Which should not be surprising as to why the Bangsamoro provinces has been fairing in the bottom especially compared to their northern “rebellious” counterpart — the Igorots. While there are still poor provinces, they are catching up. In fact, Benguet has been consistently behind Metro Manila in terms of Human Development Index.

    There is no assurance that the Philippines will fare well esp given the political culture. I think there is a need for the Philippines to strengthen the national government and then “fix” the local government units. When warlords/druglords/political dynasty no longer rule the region/provinces, then talks for federalism could be raised

    • Janice says:

      I must add that people in the Cordilleras rejected voting for autonomy THREE TIMES. The best they can do is make it an “official” region where government services will be more accessible rather than for people there going to Ilocos or Cagayan to work their documents

    • Joseph-Ivo says:

      If a majority votes for despotic war lords, is that democratic? If a majority votes for incompetent movie stars is that democratic? Democracy is what it is and I will always defend it, even if the majority does not vote for my candidate. But a strong democracy should be more than then just voting, it should be a balance of powers to avoid sliding back into absolutism. Legislative, executive, judiciary, but also a free and independent press, a monopoly of violence at the state level, free organizations – religious, political, economic, cultural…, all are needed.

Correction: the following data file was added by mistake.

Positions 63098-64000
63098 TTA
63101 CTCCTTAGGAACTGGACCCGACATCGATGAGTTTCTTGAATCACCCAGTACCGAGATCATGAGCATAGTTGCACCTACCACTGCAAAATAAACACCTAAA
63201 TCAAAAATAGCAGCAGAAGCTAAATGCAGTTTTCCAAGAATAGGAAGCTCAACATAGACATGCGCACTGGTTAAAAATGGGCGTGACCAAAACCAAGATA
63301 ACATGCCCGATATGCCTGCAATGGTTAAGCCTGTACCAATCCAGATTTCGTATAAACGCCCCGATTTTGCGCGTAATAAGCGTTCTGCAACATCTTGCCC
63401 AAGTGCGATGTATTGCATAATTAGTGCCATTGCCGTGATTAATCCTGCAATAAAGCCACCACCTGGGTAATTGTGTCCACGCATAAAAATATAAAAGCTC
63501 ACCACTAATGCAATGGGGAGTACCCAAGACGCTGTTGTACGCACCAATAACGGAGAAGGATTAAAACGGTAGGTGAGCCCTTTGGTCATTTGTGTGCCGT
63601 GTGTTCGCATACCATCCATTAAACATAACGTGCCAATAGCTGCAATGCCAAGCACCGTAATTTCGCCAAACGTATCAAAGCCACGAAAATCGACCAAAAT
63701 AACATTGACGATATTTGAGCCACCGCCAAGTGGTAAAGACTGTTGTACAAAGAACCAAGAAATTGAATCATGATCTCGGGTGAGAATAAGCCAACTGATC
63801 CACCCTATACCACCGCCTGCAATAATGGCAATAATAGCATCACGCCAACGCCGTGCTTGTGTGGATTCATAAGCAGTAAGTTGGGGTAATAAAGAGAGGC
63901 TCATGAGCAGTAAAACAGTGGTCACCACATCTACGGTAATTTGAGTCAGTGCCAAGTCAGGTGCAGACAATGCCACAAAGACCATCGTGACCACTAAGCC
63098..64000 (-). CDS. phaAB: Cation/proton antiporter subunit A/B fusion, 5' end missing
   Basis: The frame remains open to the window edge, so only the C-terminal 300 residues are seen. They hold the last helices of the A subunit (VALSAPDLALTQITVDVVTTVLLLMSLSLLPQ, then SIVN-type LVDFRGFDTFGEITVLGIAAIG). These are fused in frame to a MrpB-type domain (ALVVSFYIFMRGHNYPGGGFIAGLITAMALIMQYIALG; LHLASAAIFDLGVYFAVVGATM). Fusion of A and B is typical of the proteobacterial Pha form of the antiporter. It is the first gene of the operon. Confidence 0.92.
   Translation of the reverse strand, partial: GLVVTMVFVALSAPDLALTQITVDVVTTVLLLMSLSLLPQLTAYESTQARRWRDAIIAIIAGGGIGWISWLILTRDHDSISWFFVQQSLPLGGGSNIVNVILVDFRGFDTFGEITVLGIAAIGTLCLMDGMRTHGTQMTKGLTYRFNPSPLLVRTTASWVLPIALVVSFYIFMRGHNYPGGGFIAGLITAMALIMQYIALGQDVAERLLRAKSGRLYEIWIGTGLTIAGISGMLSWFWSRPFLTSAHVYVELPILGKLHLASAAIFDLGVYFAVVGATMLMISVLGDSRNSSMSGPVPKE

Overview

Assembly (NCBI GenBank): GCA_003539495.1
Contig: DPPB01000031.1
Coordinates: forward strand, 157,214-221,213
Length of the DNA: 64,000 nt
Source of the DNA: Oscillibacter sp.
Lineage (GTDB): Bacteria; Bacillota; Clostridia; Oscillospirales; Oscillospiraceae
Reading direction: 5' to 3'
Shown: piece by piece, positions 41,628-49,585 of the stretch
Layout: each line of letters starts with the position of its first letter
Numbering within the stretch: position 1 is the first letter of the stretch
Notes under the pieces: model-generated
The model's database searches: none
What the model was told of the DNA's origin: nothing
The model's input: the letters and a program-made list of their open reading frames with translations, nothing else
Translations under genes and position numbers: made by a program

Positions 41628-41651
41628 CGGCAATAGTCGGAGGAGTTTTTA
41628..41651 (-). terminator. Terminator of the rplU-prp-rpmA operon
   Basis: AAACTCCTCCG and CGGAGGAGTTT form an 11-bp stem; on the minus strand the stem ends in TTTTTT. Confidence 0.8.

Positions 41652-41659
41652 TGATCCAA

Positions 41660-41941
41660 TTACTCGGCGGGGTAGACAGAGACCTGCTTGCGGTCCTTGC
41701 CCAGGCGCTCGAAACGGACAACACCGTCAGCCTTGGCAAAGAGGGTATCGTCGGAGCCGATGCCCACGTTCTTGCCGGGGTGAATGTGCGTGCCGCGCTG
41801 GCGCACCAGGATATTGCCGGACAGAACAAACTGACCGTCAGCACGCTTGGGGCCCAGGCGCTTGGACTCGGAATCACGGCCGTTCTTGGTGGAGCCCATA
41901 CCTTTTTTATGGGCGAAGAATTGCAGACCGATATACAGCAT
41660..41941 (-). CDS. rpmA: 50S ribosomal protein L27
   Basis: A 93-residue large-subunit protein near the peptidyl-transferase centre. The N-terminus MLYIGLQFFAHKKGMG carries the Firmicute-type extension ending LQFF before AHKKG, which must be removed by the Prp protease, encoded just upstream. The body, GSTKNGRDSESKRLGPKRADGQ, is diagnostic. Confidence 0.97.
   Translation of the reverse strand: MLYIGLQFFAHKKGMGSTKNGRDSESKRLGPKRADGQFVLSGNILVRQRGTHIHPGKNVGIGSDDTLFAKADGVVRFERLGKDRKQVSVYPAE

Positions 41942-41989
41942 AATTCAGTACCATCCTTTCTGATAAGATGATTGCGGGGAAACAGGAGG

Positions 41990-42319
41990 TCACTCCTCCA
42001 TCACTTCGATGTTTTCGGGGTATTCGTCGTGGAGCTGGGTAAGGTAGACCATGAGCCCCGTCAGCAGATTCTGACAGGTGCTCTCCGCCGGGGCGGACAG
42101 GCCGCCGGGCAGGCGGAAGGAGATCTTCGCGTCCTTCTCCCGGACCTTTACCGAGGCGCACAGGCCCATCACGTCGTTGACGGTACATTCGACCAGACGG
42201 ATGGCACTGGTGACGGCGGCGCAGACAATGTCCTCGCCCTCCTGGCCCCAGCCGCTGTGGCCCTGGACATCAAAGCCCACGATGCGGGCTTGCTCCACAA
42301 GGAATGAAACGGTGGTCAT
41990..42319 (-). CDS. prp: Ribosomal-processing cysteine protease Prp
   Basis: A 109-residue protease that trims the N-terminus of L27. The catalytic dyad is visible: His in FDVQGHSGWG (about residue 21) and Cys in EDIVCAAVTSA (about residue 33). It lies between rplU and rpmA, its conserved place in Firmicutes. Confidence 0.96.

Democracies work better when people can strongly “identify” with communities, families, local, regional or national. How people identify themselves in larger groups is very different in the Philippines, except for the strong family ties. Geographically by language (Ilongo, …), by “warlords” or people of power (Marcos, Ampatuan… ), just the region (Bicol, Bohol… ) and for the people in Manila “the Philippines”, for them Manila and the Philippines are identical. But people also identify by religion, profession, income, political, cultural – sports, entertainment, internet … – and other interests. The stronger people identify and the better the geographic “Communities” are integrated the better democracy functions. “I’m from Ann Arbor, I’m from Michigan, I’m from the US”…

      In the Philippines these identifications are often less pronounced and vary by region, social class and family history. E.g.: Locals identify very differently with Ipil, Zambuango Sibygay, than Cebuano immigrants. Consequently for some “the Philippines” (= “Manila”) let them down, for others “the Philippines” is more important than Ipil. The National politics does not address this, regional or “state” politics will do this much better, helping people to “identify”. As Choa-wei said above, the development of regional culture is a crucial first step. (See also “Imagined Communities” by Benedict Anderson).

      Bangsamoro will become independent as Texas is independent in the US, Bavaria in Germany, more than Flanders in Belgium but less than Belgium in the European Union. Eventually people will feel more Filipino by feeling more Moro as Bangsamoro will stay an integral part of the Philippines. But the identification will be staggered instead of direct.